Many lesser-known facts about the developments in the Balkans region are highlighted at the current exhibition at the National Historical Museum of Greece, located in Athens. If you're a history fan, definitely don't miss it.
This innovative international exhibition – Imagining the Balkans: Identities and Memory in the Long 19th Century – is organized together with 11 other museums of Southeast Europe. It's currently on display at the Old Parliament Building of Athens through April 19, 2015.
This ambitious cooperation of National History Museums, coordinated under the aegis of UNESCO and with the active support of the International Council of Museums, explores the creation of modern national identities and of the nation-state concept.
It centers its attention to the 19th century, a period of transition from the vast multiethnic empires (Ottoman and Habsburg) towards societies inspired by national ideas and seeking democratic legitimacy.
"The celebrations of the coronation of King Carol I, Bucharest, 1881" - Color lithograph by Grassiany, 1881, National History Museum of Romania, Bucharest — Photo courtesy of National Historical Museum
Ideological, sociopolitical, economical and cultural changes in the Balkans are presented, without focusing upon events or dates. A shared historic destiny is described, through which the commonalities between peoples are highlighted instead of being, as is usual, concealed behind nationalistic antagonisms and claims.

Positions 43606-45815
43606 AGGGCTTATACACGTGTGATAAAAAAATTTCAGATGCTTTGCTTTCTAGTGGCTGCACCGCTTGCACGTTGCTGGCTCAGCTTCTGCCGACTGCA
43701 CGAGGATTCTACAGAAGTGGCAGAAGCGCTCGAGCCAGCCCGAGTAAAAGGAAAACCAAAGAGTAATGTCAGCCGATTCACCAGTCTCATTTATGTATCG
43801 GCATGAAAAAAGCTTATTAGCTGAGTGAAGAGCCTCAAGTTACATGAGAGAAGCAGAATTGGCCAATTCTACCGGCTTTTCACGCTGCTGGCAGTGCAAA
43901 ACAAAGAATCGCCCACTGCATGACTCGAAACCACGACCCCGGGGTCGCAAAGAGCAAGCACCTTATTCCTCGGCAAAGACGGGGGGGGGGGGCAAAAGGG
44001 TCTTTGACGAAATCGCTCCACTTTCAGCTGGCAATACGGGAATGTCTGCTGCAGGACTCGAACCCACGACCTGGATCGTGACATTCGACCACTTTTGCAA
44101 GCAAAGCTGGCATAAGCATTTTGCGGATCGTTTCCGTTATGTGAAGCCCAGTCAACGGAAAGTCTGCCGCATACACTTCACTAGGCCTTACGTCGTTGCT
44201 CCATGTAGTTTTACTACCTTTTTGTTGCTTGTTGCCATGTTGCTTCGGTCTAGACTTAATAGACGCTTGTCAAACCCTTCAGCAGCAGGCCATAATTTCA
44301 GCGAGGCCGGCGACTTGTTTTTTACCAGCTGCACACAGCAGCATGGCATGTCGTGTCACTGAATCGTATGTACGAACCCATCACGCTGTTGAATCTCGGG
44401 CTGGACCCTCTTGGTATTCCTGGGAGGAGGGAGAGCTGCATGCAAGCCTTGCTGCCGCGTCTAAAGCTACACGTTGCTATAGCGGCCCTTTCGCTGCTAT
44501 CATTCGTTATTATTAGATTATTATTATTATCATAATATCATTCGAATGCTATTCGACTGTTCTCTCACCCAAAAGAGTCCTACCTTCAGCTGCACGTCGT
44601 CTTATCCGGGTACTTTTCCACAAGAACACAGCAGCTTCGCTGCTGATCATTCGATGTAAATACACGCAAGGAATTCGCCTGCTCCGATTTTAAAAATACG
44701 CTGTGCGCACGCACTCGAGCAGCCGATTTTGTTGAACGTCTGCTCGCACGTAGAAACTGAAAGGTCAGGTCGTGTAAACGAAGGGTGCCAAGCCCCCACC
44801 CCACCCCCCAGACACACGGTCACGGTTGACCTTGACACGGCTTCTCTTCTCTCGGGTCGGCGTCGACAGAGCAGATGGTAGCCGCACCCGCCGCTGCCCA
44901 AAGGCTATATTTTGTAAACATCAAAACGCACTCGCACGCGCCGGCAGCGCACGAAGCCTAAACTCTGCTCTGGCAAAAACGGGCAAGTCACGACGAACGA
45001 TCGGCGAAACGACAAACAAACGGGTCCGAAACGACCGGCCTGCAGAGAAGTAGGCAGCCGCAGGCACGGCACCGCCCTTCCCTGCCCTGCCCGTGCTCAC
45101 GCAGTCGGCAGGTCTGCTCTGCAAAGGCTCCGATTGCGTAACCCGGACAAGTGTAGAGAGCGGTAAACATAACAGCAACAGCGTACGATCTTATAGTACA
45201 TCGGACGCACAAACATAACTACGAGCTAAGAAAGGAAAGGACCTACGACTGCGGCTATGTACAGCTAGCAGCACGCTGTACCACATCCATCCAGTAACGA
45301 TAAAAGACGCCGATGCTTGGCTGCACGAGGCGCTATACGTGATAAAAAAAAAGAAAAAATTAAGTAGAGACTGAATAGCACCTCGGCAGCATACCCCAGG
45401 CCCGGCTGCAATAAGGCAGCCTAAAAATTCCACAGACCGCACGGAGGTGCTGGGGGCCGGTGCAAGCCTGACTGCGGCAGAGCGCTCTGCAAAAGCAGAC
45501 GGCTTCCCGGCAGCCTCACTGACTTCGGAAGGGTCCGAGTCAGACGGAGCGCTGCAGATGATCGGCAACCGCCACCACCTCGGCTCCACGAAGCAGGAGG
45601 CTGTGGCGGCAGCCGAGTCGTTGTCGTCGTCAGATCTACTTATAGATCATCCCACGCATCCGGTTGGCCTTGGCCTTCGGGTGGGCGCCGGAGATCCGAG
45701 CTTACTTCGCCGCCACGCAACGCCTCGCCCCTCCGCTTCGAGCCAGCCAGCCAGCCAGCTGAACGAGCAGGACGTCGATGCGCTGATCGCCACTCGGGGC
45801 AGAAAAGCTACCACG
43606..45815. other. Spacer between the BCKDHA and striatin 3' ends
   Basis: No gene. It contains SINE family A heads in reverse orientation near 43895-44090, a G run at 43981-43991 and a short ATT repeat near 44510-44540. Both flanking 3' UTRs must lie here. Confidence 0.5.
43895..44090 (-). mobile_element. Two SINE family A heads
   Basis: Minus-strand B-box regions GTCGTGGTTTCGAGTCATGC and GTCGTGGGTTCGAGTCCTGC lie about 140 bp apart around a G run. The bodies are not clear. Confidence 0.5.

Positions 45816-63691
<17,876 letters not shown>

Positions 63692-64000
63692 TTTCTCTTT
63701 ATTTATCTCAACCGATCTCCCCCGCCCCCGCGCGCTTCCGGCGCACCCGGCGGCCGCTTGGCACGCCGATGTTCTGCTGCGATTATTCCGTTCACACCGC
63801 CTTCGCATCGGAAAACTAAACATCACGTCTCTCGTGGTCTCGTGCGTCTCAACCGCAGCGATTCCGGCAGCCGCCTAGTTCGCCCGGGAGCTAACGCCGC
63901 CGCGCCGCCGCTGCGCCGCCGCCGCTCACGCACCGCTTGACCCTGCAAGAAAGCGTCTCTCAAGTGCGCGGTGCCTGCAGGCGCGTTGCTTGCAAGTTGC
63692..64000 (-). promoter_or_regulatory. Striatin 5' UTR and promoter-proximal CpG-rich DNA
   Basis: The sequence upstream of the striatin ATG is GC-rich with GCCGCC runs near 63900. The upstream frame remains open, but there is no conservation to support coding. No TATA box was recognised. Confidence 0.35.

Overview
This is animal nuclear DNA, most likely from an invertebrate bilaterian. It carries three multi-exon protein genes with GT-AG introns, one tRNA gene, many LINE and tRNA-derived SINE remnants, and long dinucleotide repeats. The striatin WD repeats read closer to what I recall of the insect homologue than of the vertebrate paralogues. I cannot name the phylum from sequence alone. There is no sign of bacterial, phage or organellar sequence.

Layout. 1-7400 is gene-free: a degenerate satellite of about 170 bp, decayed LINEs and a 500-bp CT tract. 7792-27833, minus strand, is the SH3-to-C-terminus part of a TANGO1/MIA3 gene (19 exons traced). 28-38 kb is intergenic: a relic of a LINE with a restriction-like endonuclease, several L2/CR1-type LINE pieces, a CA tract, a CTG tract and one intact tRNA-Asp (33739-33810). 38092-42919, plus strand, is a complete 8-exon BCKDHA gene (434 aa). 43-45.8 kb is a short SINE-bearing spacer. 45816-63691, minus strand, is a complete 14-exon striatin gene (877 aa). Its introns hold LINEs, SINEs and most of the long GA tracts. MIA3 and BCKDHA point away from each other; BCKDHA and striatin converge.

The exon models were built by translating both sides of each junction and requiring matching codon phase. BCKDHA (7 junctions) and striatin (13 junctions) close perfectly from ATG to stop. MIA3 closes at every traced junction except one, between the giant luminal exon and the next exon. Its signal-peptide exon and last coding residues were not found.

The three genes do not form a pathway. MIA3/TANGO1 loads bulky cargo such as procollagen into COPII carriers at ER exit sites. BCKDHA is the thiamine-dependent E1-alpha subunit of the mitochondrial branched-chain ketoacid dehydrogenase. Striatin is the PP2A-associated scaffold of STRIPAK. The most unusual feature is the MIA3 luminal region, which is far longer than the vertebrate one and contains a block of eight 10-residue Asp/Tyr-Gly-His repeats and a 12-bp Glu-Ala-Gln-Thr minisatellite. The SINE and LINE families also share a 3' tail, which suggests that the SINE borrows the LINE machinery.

The scientific basis of the exhibition rests upon inspired university studies, arguing that the image of the Balkans as a place of hatred, dispute and backwardness is mostly an ideological construct, which ignores the specific conditions of the region.
Contrary to this stereotype, the Balkans is able to display an evolution comparable to the rest of Europe, as well as important achievements in specific areas of human activity.
Within today’s difficult political environment in this region, the exhibition proves that history is not necessarily a subject of dissension among people. This optimistic approach is emphasized by the colorful design. The mere cooperation on an equal footing of so many museums and experts from all Balkan countries is by itself an originality and a practical demonstration of this principle.
UNESCO has included the exhibition as a manifestation of its intersectoral project platform “Culture: A Bridge to Development."
The exhibition catalog is available in Greek and English editions. Other local languages are available directly by participating museums.
The exhibition is structured in an original and interesting way, with videos, music, paintings and other materials pertaining to the subject, which illustrate various aspects of life in the Balkans.
Everyday situations, such as the coffee shop, economic exchange, family portraits of the rising middle class, can be seen together with material on learning, religion, mapping, heroes, public celebrations, sports and national memories.
Visitors gain valuable insight and knowledge – both historical and sociopolitical – about this region at this temporary exhibit.